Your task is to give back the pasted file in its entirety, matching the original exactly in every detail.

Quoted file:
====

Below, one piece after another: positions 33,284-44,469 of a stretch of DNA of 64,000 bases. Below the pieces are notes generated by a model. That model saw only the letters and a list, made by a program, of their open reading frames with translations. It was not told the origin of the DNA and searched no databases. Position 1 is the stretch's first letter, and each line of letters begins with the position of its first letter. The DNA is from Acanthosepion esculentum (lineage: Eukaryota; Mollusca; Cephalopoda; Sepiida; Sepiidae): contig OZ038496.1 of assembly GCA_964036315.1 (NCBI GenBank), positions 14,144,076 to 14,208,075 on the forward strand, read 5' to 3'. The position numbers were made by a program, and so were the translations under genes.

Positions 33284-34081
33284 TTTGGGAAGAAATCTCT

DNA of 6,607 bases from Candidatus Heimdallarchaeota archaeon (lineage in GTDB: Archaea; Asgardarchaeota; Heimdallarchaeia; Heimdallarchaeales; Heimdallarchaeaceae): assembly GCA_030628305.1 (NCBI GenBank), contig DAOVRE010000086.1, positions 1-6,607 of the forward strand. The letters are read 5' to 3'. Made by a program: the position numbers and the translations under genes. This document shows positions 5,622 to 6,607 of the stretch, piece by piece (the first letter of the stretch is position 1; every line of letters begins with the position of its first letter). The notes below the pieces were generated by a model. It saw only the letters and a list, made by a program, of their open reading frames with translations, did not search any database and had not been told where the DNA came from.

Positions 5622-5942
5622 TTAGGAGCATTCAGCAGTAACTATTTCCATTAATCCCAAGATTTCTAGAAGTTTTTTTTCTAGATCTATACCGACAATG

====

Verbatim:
Below, one piece after another: positions 33,284-44,469 of a stretch of DNA of 64,000 bases. Below the pieces are notes generated by a model. That model saw only the letters and a list, made by a program, of their open reading frames with translations. It was not told the origin of the DNA and searched no databases. Position 1 is the stretch's first letter, and each line of letters begins with the position of its first letter. The DNA is from Acanthosepion esculentum (lineage: Eukaryota; Mollusca; Cephalopoda; Sepiida; Sepiidae): contig OZ038496.1 of assembly GCA_964036315.1 (NCBI GenBank), positions 14,144,076 to 14,208,075 on the forward strand, read 5' to 3'. The position numbers were made by a program, and so were the translations under genes.

Positions 33284-34081
33284 TTTGGGAAGAAATCTCT

DNA of 6,607 bases from Candidatus Heimdallarchaeota archaeon (lineage in GTDB: Archaea; Asgardarchaeota; Heimdallarchaeia; Heimdallarchaeales; Heimdallarchaeaceae): assembly GCA_030628305.1 (NCBI GenBank), contig DAOVRE010000086.1, positions 1-6,607 of the forward strand. The letters are read 5' to 3'. Made by a program: the position numbers and the translations under genes. This document shows positions 5,622 to 6,607 of the stretch, piece by piece (the first letter of the stretch is position 1; every line of letters begins with the position of its first letter). The notes below the pieces were generated by a model. It saw only the letters and a list, made by a program, of their open reading frames with translations, did not search any database and had not been told where the DNA came from.

Positions 5622-5942
5622 TTAGGAGCATTCAGCAGTAACTATTTCCATTAATCCCAAGATTTCTAGAAGTTTTTTTTCTAGATCTATACCGACAATG